Meanwhile, bandwidth and compression advances made it possible not only to control media systems via computer networks, but to deliver the content over them. Not just one, but numerous users could connect and conference over sophisticated multi- point videoconferencing (VC) systems. Traditional telephone interfaces evolved into IP networking.
     Along came new problems: multi- point control units (MCUs), the scheduling of rooms and conferees, and the management and maintenance of equipment. But it was possible, too, to foresee simplification of the major stumbling blocks of the AV industry: the plethora of cables, signal types, protocols, connections and disparate equipment types.

Embedded AVC Systems
     AVC is everywhere now. VC manufacturers such as Tandberg and Polycom offer powerful control software for their codecs and MCUs. Poly- com offers the iPower series of PC-based codecs that control system hubs.
     Virtually all consumer electronics (CE) manufacturers offer integrated remote controls, some of which operate many types of equipment not necessarily of their own manufacture. Some offer touchscreens that rival the comparable commercial units of a few years ago; Extron Electronics recently embedded AVC into its switching systems.
     Not to be outdone, AMX, Crestron and FSR offer AV components that incorporate AVC. Most other manufacturers’ AV components are now at least digitally controlled if not completely digital. Increasingly, computer software and hardware manufacturers are offering software-controlled connectivity to a variety of AV components. The lines are now completely blurred between audio, video, computer and control systems.

Distributed Component Control Systems
     The proliferation of digital consumer media devices has created a dynamic network challenge. The computer and CE industries have been working for several years to integrate data transport with a wide variety of control protocols.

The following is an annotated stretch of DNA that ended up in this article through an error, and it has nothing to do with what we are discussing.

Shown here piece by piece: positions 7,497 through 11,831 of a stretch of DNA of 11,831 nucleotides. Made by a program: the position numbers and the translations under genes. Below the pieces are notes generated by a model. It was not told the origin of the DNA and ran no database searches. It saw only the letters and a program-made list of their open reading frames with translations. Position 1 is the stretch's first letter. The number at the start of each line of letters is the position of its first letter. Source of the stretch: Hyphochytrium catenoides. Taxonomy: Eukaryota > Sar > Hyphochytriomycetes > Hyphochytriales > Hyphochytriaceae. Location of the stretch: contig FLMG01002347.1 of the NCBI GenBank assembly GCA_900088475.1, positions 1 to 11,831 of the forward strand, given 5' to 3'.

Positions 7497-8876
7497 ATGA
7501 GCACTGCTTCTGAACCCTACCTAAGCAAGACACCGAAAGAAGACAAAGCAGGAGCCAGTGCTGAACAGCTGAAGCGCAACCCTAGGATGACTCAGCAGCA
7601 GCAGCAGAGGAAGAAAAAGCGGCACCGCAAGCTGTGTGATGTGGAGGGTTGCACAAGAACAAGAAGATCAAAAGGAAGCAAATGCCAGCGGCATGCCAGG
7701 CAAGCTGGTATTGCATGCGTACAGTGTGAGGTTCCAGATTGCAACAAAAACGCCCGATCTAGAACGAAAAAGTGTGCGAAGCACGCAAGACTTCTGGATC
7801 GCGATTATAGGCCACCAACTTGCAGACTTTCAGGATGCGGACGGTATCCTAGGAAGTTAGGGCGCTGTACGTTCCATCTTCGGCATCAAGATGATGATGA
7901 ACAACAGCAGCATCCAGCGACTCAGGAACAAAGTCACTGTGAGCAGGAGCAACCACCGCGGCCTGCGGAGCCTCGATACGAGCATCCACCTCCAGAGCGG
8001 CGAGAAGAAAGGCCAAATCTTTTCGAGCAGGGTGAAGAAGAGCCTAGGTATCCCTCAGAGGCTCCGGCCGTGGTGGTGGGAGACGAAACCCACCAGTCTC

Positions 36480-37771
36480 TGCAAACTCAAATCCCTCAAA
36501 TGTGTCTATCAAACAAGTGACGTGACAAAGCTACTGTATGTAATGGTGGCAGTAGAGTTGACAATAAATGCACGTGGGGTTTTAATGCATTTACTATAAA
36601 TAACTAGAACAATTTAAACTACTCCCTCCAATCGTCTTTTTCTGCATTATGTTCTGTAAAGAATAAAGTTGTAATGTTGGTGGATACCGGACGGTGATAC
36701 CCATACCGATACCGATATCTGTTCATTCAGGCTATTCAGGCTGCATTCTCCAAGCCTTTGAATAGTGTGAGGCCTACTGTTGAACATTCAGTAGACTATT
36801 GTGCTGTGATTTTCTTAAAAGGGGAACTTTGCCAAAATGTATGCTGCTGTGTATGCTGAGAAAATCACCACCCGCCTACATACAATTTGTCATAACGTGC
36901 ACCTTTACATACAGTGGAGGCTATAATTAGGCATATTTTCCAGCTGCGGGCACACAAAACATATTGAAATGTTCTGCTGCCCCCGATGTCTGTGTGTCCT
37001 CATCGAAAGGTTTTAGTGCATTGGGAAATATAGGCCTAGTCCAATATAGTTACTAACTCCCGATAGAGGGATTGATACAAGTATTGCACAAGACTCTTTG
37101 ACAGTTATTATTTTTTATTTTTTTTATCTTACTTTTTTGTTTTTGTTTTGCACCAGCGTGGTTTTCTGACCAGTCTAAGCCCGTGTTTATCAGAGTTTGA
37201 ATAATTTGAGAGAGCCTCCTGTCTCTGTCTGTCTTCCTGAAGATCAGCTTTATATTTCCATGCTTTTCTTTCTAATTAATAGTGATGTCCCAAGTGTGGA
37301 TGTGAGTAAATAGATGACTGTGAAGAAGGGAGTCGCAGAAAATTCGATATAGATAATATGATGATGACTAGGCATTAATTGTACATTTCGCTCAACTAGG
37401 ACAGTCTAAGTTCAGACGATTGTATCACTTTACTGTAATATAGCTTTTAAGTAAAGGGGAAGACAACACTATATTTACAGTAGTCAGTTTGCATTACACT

The early leader here was HAVi (Home Audio Video interface), championed by Sun and Philips. An open standard control protocol written in Java, it is meant to facilitate peer-to-peer CE connections.
     In HAVi, devices can be connected and disconnected frequently, randomly and without the aid or intervention of a network administrator. HAVi is a thin layer of software used by relatively dumb “network appliances” with embedded, dedicated-function interfaces.
The promise of embedded network interfaces and control systems is that devices can be connected, recognize each other and communicate. In other words, plug-and-play over a network. This becomes increasingly important as networks increase in size and
geography.
     Microsoft has cooperated on HAVi, but was never happy with it, technologically or strategically. HAVi creates networks that are not PC-centric. More serious for AVC, it is cumbersome to program, operates at a low layer of control, is focused on CE rather than on AV over IT in the
enterprise, and largely stops at the edge of the LAN.

Too Much Java? UPnP
     Something better was needed. Microsoft came up with UPnP (Universal Plug and Play), which uses declarative wire protocols expressed in XML, and communicated via HTTP. Based on IP, it aims to span different physical media, to enable multiple-vendor interoperation, and achieve synergy between the internet and home and office intranets. UPnP can also bridge to non-IP networks and protocols such as Simple Control Protocol (SCP).
     A Microsoft white paper lays out the UPnP dream: “A device can dynamically join a network, obtain an IP address, convey its capabilities, and learn about the presence and capabilities of other devices—all automatically; truly enabling zero configuration networks.”
     A clear advance over HAVi, UPnP suffers from slow acceptance. CE companies don’t want to let Microsoft into their boxes for competitive reasons, and resistance to bulky software in AV hardware devices is still around. UPnP benefits from being far more current code than much of HAVi, which was written in the early 1990s, though it is also still in development, for good and ill.
Neither UPnP nor HAVi is ignored by the AV industry. Said Bargetzi, “We’re embracing the PC industry: Anything that is a commodity item…we’re making provisions for these to be used with our systems and software.”
     The convergence of AVC, the PC and CE moves metacontrol to the very center of every device’s functionality, and makes it the central playing field for a great deal of the electronics industry.

Joseph Bocchiaro III, CTS-D, principal consultant with Electro-Media Design Ltd., is a member of the ICIA ICAT as well as Sound & Communications’ Technical Council.